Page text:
They say “in the good ole days” that small-town newspapers used to wrap up their reports of a gathering or event with “A good time was had by all.” This was just how it all was said. People were to conclude that some good food and good company were shared. Thus indeed it was a good time for one and all.
In the scripture in the Old Testament this weekend, there is a similar type line: “The Lord’s power shall be known to his servants.” Those servants are us. Note how the Lord’s power is expressed in positive terms in nourishment and warm comfort. We are the fortunate receivers of this kind of power. The line is the summary of a vignette in which Isaiah gives us an image of the city of Jerusalem as a nursing, comforting mother. Imagine, in knowing this, our hearts and spirits are lifted up and grow.
Our Gospel of this weekend has Jesus sending seventy-two disciples out two by two. Where they will first go, he will follow. Do you realize that this is contrary to the usual expectations of a teacher and his disciples? The teacher is expected to go first, and then and only then the disciples. But not in today’s reading. Today, the disciples prepare the way for the master, who will come later.
Their own preparation is spare and to the point. They also will go as sheep among wolves. That in itself seems to be a really scary arrangement. Given this mode of discipleship, the disciples might be expected to ask what defense they have. It appears there is none. Indeed, they are not to visit the unsuspecting population with messages and warnings. They certainly are not to go well-armed with thought-out arguments or skills of oratory and debate. They are to move about the countryside empty-handed and barefoot. They are to carry no supplies. They are to go as people expecting to be received. They are to knock on a door, any door. They are to wish the householder peace, shalom, God’s healing salvation. They are to share in the hospitality offered them — exactly no more, no less.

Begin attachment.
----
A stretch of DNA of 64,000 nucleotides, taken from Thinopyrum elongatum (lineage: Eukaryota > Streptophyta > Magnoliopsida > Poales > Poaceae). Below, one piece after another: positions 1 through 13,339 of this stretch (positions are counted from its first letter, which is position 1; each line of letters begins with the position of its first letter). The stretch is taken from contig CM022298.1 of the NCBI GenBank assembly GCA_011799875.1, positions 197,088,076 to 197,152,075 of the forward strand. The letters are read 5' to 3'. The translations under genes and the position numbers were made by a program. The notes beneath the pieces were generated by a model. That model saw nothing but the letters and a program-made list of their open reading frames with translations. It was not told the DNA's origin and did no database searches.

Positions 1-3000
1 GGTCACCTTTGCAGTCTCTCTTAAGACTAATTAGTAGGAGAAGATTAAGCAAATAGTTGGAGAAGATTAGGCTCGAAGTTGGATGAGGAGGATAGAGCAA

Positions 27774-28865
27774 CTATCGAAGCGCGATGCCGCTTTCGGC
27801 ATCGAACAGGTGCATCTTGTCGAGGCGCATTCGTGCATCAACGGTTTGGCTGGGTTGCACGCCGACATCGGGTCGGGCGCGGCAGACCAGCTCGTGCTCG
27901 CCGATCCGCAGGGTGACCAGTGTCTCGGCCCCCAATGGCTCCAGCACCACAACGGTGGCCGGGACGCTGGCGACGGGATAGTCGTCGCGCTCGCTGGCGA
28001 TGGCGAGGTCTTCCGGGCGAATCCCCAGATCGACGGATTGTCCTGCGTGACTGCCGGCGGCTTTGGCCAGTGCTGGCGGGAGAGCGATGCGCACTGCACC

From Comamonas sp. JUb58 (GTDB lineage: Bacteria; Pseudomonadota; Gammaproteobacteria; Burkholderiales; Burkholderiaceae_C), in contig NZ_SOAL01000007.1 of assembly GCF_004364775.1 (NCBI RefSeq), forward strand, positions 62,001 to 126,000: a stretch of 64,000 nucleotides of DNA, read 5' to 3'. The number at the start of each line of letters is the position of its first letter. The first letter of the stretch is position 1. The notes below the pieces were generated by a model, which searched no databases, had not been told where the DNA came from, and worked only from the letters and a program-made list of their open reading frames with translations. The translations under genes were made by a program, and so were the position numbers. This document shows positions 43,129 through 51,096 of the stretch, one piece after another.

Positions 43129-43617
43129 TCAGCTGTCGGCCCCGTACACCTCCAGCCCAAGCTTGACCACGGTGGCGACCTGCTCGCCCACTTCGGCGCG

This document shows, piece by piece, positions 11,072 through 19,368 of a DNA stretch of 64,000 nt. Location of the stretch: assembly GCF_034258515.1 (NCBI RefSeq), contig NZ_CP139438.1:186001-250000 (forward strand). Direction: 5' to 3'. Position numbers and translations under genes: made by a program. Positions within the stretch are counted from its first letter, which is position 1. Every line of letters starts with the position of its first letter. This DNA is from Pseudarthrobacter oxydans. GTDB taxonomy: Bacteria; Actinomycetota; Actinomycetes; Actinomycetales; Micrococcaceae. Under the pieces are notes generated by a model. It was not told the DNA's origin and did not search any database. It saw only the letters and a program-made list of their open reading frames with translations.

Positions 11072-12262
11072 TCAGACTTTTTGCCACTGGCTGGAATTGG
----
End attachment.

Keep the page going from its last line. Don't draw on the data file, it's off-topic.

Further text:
This, Jesus seems to hint most blatantly, is the setting in which miracles can happen. The house of peace and generosity of spirit is precisely where the place of God’s saving presence is. Fine foods, aged wine, or a well-lit and warm room are not essentials. It simply has to do with generosity of spirit and vulnerability.
Do we always realize it is always this way? With this attitude, we Christians can expect the good times to happen. When our heart swings open, salvation begins. We are healed, darkness is cast out, and malice crashes headlong to the earth. This is God’s salvation right at the front door. This is God’s power, made manifest in comfort and nourishment. This is what being created anew feels and acts and looks like.
By the way, the closing lines of Paul’s letter to the Galatians are a dramatically impassioned plea, as only our Saint Paul could stage. He opens his heart and bares his soul — for their sake. He has no shield or sword here. He is vulnerable. The word comes from the Latin word meaning “to wound.” Paul is willing to be wounded. Indeed, we know he has been. He has his own unnamed weakness and scars to prove it. None of this in fact matters. In no way does it stand in the way of his ministry and service as a Disciple of the Lord.BACK TO LIST